Thanks to the elevated specific area, the activated carbon is capable of capturing many molecules of other substances inside of it, lodging these molecules on its extended internal surface area; in other words, activated carbon is a material with high adsorbent capacities. Activated carbon is used for the filtering, purification, deodorisation and decolourisation of fluids. Looking at them through a microscope, the activated carbons are composed of a series of burrows which become progressively smaller so as to “trap” the pollutants in the air. This structure allows them to have a very high specific surface, even up to 2500 m2/g, technically divided into macropores (>500 Angstrom), mesopores (20-500 Angstrom) and micropores (0-20 Angstrom).
Types and adsorption capacity of activated carbon
Our company can offer you several types of carbon from dust to granular flakes:
- ACFINDPOR is the Brofind trademark for activated carbon dust. The high adsorption features, achieved by its extreme purity, make the product especially suitable for this application.
- ACFINDBIT corresponds to activated carbon in flakes of various grain sizes. Its high resistance makes it suitable for reactivation.
- ACFINDZ is activated carbon in small cylinders. It is available both in vegetable and mineral form. This type of carbon can also be regenerated with steam or gas.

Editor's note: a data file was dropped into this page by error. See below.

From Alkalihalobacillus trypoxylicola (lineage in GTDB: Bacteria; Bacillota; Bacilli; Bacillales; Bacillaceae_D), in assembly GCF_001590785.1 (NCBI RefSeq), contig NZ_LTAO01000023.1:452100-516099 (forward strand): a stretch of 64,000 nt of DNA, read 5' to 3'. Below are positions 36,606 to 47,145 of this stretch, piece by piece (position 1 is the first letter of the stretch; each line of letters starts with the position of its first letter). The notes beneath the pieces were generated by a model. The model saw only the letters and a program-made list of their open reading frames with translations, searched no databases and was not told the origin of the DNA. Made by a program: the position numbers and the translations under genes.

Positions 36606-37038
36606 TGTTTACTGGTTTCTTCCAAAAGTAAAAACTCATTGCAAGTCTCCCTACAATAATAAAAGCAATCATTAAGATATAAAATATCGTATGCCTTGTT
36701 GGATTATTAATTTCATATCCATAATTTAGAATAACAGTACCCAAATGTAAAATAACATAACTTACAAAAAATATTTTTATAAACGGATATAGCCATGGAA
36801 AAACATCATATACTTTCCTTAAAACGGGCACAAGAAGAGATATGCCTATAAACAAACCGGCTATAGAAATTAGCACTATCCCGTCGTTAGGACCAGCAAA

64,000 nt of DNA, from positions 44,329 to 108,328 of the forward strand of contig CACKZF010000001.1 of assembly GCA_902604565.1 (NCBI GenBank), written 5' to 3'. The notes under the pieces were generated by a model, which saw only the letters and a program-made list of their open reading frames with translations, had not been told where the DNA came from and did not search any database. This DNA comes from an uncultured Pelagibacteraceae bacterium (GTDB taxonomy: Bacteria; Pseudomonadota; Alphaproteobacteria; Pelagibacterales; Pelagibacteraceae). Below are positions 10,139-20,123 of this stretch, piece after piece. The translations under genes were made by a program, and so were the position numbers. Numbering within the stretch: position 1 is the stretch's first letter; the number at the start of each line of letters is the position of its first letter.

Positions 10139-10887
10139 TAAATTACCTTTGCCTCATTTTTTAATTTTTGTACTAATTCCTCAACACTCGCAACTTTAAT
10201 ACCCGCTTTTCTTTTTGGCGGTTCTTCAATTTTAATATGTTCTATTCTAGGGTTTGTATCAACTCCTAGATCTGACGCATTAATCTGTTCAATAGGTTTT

Features of activated carbon
- decolourisation, for example in the food industry;
- treatment of poisoning to adsorb toxins;
- treatment of industrial wastewaters;
- purification of water, for example in aqueducts;
- solvent recovery;
- support for catalysts;
- air handling (for example in cabin filters, to reduce outdoor-borne odour nuisances);
- elimination of antibiotics and fungicides in aquariums, after treatment of the intended duration (often from 2 to 4 weeks).
Regeneration The accumulation of pollutants on the surface of the activated carbon determines the gradual loss of its adsorption capacity until it completely disappears. At that point the activated carbon must be replaced or else regenerated through a regeneration or reactivation process which allows the carbon to reacquire its adsorbent properties. Regeneration can take place through:
- chemical methods, either with chemical reactants which oxidise the adsorbed organic substances, or with solvents which extract them;
- steam or inert gas (normally nitrogen) stream at relatively high temperatures (150-220 C) for the desorption of the adsorbed volatile organic compounds (VOC);
- biological regeneration processes;
- thermal processes (reactivation), actuated by heating the material in controlled environment rotating furnaces (so as not to oxidise the carbon) up to a temperature of 800-900 °C, causing the pyrolysis of the absorbed substances.
This last method is the most effective, namely thermal reactivation at high temperatures (850-2500 °C), though it entails losing part of the processed carbon.
Choosing Brofind means:
- Customer assistance 24/7
- Impartiality in recommending pollution control technologies since Brofind is owner of many of them
- Experience in the design and manufacturing of abatement plants since 1993
See the page dedicated to Brofind services to understand how we support our customers during the entire lifecycle of the product.